I am a 67 year old psychologist. I have been married for 28 years, with two sons who are 27 and 24. I love listening to the books.
Joseph Kanon can write, that's for sure, and Jefferson Mays is a good narrator. Nonetheless, listening to this book was a deeply ambivalent experience for me. For one, WWII was well over sixty years ago. Two, Schindler's List was such an astounding work of art that it is in a class by itself. I know one can't compare an audiobook to a movie, but the story of helping the traumatized Jews leave Germany and Poland has been covered many times. The setting of this book, Istanbul, is an interesting city to read about, and the characters are well drawn. However, the book is weighed down by millions of details, and it really does get boring. The love interest between Leon Bauer and Kay Bishop is one place at which the book comes alive. This furtive relationship is a sidebar, though. The plot centers on Leon's attempt to get a Romanian monster, a true butcher of Jews, out of Istanbul and into the West. It is possible to respect and admire this book without actually enjoying it. Kanon does a great job of weaving historical truth with fiction, but, for my money, Martin Cruz Smith is such a master of this genre that no one can touch him. The atmosphere of the book is quaint and dated. I know that it does not take place in the present, but I just did not feel lured into it. The writing is turgid and distanced. This one is only for true WWII history buffs. Another movie which tells a closely related story (I know I'm straying here) and which few people have seen, is Charlotte Grey. Cate Blanchett is the finest actor of our generation, in my opinion, and the movie tells the story in a gripping, deeply involving way which moves you to a welter of emotions. I would see it five or six times (and I have) before listening to this book.
Kanon evokes the atmosphere of immediately post-war (II) Istanbul beautifully in this most interesting thriller. The narrator, Jefferson Mays, is excellent as well and pronounces the many Turkish names, things and places with great ease.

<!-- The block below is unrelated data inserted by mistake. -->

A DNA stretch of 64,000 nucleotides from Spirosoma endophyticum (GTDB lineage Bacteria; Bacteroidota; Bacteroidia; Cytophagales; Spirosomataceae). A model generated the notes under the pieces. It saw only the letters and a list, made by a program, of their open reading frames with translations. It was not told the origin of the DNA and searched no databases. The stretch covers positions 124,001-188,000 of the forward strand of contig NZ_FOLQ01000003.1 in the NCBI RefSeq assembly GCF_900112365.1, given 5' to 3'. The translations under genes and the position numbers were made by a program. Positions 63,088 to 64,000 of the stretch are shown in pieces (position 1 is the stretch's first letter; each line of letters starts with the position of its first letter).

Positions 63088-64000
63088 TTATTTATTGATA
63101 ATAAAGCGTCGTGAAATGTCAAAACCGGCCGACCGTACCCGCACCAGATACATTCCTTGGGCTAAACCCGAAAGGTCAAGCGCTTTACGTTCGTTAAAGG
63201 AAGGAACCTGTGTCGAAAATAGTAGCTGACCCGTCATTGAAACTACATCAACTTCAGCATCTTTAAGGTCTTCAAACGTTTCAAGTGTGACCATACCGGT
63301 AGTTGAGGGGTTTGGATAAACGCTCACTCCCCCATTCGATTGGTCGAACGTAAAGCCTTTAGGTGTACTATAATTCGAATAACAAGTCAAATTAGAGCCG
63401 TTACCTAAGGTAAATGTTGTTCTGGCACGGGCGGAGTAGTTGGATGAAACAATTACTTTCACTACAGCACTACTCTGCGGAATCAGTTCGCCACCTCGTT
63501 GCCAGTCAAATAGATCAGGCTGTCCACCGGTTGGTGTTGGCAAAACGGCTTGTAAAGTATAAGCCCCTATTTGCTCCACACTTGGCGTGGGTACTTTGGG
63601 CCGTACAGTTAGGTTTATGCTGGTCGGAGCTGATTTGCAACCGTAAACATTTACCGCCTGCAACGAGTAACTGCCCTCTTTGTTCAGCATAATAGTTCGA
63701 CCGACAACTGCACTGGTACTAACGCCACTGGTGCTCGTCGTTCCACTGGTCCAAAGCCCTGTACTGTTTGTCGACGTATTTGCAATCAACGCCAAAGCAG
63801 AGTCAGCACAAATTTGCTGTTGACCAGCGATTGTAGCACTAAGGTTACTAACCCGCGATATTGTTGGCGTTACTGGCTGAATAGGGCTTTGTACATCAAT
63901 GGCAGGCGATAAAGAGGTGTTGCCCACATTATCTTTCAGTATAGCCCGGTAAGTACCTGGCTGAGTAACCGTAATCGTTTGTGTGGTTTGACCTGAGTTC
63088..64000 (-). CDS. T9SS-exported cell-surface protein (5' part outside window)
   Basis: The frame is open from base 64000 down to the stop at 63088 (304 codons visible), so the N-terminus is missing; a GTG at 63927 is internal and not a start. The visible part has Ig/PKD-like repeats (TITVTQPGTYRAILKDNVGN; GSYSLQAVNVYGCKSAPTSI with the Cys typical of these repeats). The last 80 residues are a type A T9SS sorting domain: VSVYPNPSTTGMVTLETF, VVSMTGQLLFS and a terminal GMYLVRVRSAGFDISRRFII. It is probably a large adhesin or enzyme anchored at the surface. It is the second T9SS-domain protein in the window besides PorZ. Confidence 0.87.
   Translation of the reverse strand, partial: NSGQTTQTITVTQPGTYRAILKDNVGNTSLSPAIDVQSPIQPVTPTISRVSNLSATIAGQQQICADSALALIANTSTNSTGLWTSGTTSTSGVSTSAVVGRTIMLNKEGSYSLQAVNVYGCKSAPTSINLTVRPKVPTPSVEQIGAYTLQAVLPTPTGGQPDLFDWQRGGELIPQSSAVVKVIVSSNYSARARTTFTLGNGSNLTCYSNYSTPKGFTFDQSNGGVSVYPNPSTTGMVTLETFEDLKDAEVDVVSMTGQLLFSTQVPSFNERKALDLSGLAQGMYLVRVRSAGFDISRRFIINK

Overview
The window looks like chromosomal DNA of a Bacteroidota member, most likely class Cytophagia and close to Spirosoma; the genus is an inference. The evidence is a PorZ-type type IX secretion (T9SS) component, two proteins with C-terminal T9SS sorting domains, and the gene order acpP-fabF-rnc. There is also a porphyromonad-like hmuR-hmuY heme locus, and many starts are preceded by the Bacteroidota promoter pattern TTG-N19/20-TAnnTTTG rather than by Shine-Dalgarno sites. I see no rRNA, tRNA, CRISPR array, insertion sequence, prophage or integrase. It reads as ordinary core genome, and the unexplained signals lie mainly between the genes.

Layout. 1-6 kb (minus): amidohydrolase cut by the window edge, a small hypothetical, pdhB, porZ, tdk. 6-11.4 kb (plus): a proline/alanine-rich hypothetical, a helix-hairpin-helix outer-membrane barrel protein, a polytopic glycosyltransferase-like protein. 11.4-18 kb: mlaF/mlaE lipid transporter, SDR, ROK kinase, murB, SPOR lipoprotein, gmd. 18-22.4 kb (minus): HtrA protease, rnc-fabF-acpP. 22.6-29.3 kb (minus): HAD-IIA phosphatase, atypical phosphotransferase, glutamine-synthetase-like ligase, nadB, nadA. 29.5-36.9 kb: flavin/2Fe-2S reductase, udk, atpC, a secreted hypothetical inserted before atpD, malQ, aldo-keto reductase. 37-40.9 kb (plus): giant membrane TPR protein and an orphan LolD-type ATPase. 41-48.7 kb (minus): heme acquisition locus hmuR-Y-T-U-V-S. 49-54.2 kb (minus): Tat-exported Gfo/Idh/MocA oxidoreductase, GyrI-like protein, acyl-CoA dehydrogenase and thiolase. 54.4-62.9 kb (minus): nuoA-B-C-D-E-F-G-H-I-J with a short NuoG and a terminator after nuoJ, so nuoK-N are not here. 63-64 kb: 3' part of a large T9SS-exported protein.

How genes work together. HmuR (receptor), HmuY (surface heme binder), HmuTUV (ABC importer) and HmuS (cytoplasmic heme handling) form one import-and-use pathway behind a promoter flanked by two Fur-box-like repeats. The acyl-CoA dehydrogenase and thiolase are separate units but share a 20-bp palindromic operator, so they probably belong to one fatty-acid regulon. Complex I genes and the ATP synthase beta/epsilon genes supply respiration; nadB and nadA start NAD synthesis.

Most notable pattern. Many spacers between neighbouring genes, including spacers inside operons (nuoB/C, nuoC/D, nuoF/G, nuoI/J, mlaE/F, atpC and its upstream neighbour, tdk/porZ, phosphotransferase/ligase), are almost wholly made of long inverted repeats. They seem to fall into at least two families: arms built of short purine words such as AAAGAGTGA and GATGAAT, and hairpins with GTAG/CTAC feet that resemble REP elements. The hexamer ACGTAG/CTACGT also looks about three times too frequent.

I liked the setting in an unfamiliar place. I liked the complexity of the plotting.
The narrator, frankly, doesn't know how people talk. He read every line in a very distracting staccato, four or five words, pause, four or five more, pause. It is very jarring and off putting.
I've read other very good books by Kanon and had high expectations concerning Istanbul Passage. But it turned out to be a very disappointing experience. The plot is quite interesting, but the novel never really gets off the ground. I believe Kanon was aiming for a novel about a reflexive, postmodern, spy in post-war Istanbul. But it turned out to be too reflexive for my taste, with very slow and artificial dialogue and halting action.
Probably a book by William Lashner or Joseph Finder.
I think Scott Brick would have done a great job.
The problem that the plot hinges on is quite interesting: how to get an ex-Romanian fascist with a lot of knowledge on Russian intelligence out of Istanbul and into the hands of the CIA.
Warning: there is a description of a Holocaust atrocity in this book. Personally I tend to avoid books with details on atrocities. If you can get past that the book is strong on atmosphere replicating in print and in Istanbul the ambiance of the movie Casablanca. It’s post WWII and spy vs. spy is undergoing changing allegiances. Leone, an occasional hired hand of the US consulate conducts clandestine operations. He is asked to pick up and deliver freight.” The freight is a Nazi with information of interest to the US. The intrigue begins and gets complicated but easy to follow. The writing style is a few notches below literary and is at times melodramatic. Occasionally it skirts the edge of pulp fiction before scampering back to first rate descriptions of Istanbul. The ending is a bit drawn out with a surprise that many readers will surmise prior to its revelation. All in all the book is not a bad rendering of the first freeze of the cold war in a colorful setting.